A shrinking private rented sector

Research reveals the full extent of landlords’ exit from the PRS (private rented sector) indicating the rate at which the sector is shrinking.

A shrinking private rented sector publication

Propertymark member agents were surveyed between 30 March–29 April 2022 and the report was featured on the BBC News channels. 64 per cent of respondents were lettings agents, one per cent were sales, and 35 per cent both. Respondents reported working for businesses that had a combined total of over 4,000 branches across the UK.

Propertymark's research presents a worrying picture for private renters

The number of properties available to rent has been diminishing with a large portion of landlords choosing to sell their properties. A lack of property is the root cause of rent increases and rising figures on social housing lists. Our qualitative research shows that the most common reasons for landlords to choose to sell their properties and no longer provide homes are risk, finances, and viability.

Landlords and letting agents have been the subject of extreme legislation changes as the UK Government tries to improve the sector. However, without a middle ground, these changes are proving detrimental to those they are supposed to protect. Sadly, we do not see this improving as the sector braces itself for more changes within the anticipated Renters' Reform Bill and upcoming energy efficiency targets.

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Nathan Emerson CEO | Propertymark
Movements in the market

The data shows the number of properties available to rent through letting agents in the month of March halved between 2019 and March 2022

During this period 84 per cent of landlords who removed their property from the rental market did it to sell. Over half of the rental properties sold in March 2022 alone did not return to the PRS.

91 per cent stated the primary reason landlords leave PRS management by a letting agent is to sell their property. 53 per cent of buy-to-let properties sold In March 2022 left the PRS and there was a 49 per cent reduction in properties available to rent per branch in March 2022 compared to March 2019.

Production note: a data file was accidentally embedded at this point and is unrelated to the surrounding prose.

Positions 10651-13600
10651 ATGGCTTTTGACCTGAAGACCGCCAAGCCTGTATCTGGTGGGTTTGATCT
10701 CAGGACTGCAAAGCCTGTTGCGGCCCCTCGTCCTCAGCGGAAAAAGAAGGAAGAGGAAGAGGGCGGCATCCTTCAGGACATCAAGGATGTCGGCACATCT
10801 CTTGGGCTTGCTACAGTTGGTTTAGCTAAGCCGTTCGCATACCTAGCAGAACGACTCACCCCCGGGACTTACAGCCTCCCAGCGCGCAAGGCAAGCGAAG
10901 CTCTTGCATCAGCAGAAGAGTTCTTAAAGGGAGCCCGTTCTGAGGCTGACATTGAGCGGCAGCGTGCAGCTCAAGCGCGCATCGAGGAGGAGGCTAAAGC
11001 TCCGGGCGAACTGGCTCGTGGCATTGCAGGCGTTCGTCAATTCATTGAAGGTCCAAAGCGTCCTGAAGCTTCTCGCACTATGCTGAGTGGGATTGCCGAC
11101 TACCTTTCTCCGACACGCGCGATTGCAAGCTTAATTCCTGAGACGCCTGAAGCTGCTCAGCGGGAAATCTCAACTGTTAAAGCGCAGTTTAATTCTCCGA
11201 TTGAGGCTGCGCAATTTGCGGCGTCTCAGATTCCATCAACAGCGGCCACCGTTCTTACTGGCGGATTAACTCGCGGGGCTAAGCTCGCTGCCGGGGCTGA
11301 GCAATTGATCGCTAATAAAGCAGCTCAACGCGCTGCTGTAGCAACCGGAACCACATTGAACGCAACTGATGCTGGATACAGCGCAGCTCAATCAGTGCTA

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BBC News: Shortage of homes to rent leads to tenant bidding wars

People hoping to find a property to rent are going to ever greater lengths to secure a home. As well as having to put up more cash in advance, they're offering landlords CVs for their children and photos of their well-behaved dogs. That's because a shortage of available homes is pushing up monthly rents, deposits and leading to bidding wars.

BBC report tenant bidding wars

Propertymark Regional Executive Adam Kingswood, the owner of Kingswood Residential Investment Management, appeared on the BBC News report discussing the market compared to previous years – stating that more housing is needed to meet the demand and he's never known the market to behave like this in two decades.

The Park area of Nottingham, one of the most popular property spots in the City, where Kingswood manages properties, has seen a property listed and viewings stopped after a few hours. The majority will want the property and in most cases, the landlord has a choice of what tenant they want to go with. This leads to a sort of rental beauty pageant, with desperate renters vying to be chosen by landlords.

Two years ago, I could count on one hand the number of times a tenant would offer above the asking price for rent. Now people regularly offer three or even six months’ rent in advance or an extra £50 extra a month above the asking price.
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Adam Kingswood Owner | Kingswood Residential Investment Management
Download the full report